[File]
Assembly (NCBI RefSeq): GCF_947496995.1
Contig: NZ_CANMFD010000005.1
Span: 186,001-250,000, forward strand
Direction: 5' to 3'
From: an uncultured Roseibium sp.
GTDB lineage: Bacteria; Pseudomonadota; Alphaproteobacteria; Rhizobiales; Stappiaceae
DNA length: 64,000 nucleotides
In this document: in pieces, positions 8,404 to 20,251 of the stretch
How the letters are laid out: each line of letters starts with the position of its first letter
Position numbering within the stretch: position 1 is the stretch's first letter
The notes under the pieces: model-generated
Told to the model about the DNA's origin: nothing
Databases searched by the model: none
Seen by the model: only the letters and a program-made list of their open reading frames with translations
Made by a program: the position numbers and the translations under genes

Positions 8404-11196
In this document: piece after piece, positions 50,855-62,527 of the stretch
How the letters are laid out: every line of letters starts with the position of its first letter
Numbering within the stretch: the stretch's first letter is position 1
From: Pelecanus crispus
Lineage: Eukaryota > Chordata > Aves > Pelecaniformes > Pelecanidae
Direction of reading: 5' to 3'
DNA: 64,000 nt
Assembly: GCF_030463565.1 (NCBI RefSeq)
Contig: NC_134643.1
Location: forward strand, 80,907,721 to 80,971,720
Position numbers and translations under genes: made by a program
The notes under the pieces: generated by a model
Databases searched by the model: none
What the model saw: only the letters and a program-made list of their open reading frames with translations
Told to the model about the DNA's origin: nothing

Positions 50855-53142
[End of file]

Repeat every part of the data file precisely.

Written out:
Assembly (NCBI RefSeq): GCF_947496995.1
Contig: NZ_CANMFD010000005.1
Span: 186,001-250,000, forward strand
Direction: 5' to 3'
From: an uncultured Roseibium sp.
GTDB lineage: Bacteria; Pseudomonadota; Alphaproteobacteria; Rhizobiales; Stappiaceae
DNA length: 64,000 nucleotides
In this document: in pieces, positions 8,404 to 20,251 of the stretch
How the letters are laid out: each line of letters starts with the position of its first letter
Position numbering within the stretch: position 1 is the stretch's first letter
The notes under the pieces: model-generated
Told to the model about the DNA's origin: nothing
Databases searched by the model: none
Seen by the model: only the letters and a program-made list of their open reading frames with translations
Made by a program: the position numbers and the translations under genes

Positions 8404-11196
In this document: piece after piece, positions 50,855-62,527 of the stretch
How the letters are laid out: every line of letters starts with the position of its first letter
Numbering within the stretch: the stretch's first letter is position 1
From: Pelecanus crispus
Lineage: Eukaryota > Chordata > Aves > Pelecaniformes > Pelecanidae
Direction of reading: 5' to 3'
DNA: 64,000 nt
Assembly: GCF_030463565.1 (NCBI RefSeq)
Contig: NC_134643.1
Location: forward strand, 80,907,721 to 80,971,720
Position numbers and translations under genes: made by a program
The notes under the pieces: generated by a model
Databases searched by the model: none
What the model saw: only the letters and a program-made list of their open reading frames with translations
Told to the model about the DNA's origin: nothing

Positions 50855-53142